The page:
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Two Worlds II (PS3) Review

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SouthPeak Interactive has released the sequel to the “not-so-epic” Two Worlds from 2007. It’s been about four years since developer Reality Pump laid that egg on our consoles in hopes of cashing in on the popularity and gameplay of more solid franchises like The Elder Scrolls series. The original wasn’t able to do so, but with a nice bit of time and plenty of feedback from the gaming community, we want to see if Two Worlds II is able to erase our memories of its subpar predecessor.

To begin with, the controls in Two Worlds II are almost immediately a fail. That’s due to in great deal to the controls feeling clunky right out of the gate. The other major flaw in maneuvering through this game is the complete and total lack of a targeting system. Everything else is at least manageable in terms of navigating the game’s world. Running feels smoother than it did in the original and once you get over the lack of targeting, you can almost handle battles and combat. As mentioned in regards to the running, moving is much smoother. And it looks smoother too.

The biggest improvement in this sequel over the original happens to be the looks. Everything from the animations to the backgrounds appears to look a lot better this time around. Despite all the first game’s faults, the graphics were decent, which lets you know that this one looks pretty nice. Unlike the first game, there is no clipping or tearing during gameplay, so you won’t have to go through twenty patches like you did in the last game.

If you can get past the annoying voice acting, the audio is almost as good as the visuals themselves. If you can imagine a really bad knockoff of the new Batman, you already have a good idea of what your hero sounds like in this game. The attempt at sounding tough or “hardened” usually comes off more comical because it just sounds so bad. Clearly someone on the production staff likes the Dark Knight and was desperate to do their impression of Christian Bale for the game. Unfortunately no one told that person that their impression sucks. Because of this the audio takes a huge flop. Everything else in the game sounds nice. From combat to just walking, the environments and sounds bustle. The game’s soundtrack is seriously one of the most generic RPG compilations of music you will ever hear, but is able to compliment the game.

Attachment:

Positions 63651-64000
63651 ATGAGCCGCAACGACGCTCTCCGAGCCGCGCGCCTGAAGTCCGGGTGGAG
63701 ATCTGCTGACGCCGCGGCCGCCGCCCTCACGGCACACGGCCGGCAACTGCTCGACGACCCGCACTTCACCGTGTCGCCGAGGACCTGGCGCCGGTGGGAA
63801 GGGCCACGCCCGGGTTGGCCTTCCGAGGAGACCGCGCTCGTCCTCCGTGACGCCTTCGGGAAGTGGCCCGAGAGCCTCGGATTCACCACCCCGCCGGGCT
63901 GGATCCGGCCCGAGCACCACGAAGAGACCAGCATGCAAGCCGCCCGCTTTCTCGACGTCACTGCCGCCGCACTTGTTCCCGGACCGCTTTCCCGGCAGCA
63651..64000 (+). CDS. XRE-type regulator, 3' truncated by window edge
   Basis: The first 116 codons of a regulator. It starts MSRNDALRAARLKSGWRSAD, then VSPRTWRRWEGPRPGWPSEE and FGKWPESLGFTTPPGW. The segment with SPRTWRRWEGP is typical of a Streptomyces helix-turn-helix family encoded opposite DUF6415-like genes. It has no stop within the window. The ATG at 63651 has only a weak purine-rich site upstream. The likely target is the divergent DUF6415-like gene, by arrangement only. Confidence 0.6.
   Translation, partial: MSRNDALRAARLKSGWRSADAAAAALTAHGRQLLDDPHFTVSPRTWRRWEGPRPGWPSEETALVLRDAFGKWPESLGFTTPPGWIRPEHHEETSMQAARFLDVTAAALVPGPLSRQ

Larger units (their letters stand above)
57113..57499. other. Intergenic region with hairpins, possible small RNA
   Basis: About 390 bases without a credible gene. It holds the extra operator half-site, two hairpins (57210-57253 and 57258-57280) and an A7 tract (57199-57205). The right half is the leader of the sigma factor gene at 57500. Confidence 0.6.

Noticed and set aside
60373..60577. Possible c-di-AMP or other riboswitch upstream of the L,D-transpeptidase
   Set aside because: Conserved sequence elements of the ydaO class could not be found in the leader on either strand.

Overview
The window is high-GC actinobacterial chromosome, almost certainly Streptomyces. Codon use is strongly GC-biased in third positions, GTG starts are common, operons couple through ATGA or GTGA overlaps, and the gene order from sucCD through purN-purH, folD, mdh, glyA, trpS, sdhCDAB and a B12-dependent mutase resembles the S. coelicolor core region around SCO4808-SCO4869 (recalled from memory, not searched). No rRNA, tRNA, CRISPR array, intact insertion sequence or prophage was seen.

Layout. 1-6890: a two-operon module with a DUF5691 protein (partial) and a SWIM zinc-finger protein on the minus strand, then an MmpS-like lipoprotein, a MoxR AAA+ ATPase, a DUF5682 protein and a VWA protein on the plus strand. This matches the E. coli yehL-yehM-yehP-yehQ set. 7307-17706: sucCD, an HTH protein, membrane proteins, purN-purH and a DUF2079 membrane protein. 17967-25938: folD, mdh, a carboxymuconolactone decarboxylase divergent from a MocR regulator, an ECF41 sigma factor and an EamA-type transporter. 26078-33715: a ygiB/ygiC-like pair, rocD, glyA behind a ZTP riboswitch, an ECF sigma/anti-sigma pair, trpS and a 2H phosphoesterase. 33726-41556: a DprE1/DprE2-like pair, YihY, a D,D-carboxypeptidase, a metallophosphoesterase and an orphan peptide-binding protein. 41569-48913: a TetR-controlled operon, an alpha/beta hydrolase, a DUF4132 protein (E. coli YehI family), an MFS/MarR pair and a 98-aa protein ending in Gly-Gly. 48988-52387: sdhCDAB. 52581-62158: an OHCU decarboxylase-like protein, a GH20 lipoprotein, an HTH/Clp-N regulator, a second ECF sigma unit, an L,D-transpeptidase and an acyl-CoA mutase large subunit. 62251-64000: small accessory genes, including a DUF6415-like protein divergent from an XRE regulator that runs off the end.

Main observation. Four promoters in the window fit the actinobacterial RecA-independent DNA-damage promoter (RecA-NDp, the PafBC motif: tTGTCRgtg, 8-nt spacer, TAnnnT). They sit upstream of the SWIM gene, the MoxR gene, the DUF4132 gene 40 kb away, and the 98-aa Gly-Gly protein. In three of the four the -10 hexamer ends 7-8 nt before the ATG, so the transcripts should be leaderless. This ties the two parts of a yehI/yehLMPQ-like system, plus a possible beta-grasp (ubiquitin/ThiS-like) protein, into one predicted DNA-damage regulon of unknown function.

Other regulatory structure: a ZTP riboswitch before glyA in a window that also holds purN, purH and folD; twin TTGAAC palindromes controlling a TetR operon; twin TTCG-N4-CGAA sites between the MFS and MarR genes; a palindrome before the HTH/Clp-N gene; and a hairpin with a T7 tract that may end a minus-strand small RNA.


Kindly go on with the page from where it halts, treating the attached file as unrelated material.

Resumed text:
The game’s story is very weak and almost as generic as the soundtrack you’re stuck listening to throughout. Things are set after Two Worlds and the story tries to continue moving from the precious release. As many gamers know, an RPG needs a few things to be good. It needs a coherent story, a solid combat system, and plenty of character customization. This game only has two out of three and I bet you can guess which two.

The game’s crafting system allows for nearly anything to be crafted, conjured or salvaged. Do you have too much loot? “Mo loot, Mo problems!” Use your extra treasures by breaking them down to their base elements and upgrading the weapons you do use with the elements from those you don’t. You can use dyes to further customize your equipment. There are literally hundreds of alchemical ingredients spread across Antaloor, and you’ll be an expert alchemist in no time. Thanks to the amount of goodies and various ways you can use them, Two Worlds II sports one of the best crafting systems around. The question is whether or not you can stand the game’s story or combat to actually gather the ingredients to utilize the deep crafting system.

Overall Two Worlds II is a major improvement over the original. The problem is that the original was so bad, that almost anything would have been an improvement. The game’s graphics are nice, but still flawed. The generic RPG soundtrack will push away a lot of gamers after less than an hour of gameplay. The meat of this game is the customization with features like the deep crafting system. Let’s be honest though, you only want to spend time crafting and brewing weapons if you enjoy using them. Sadly most people will not. If you just can’t get enough Elder Scrolls knockoffs though, you might want to rent this one.








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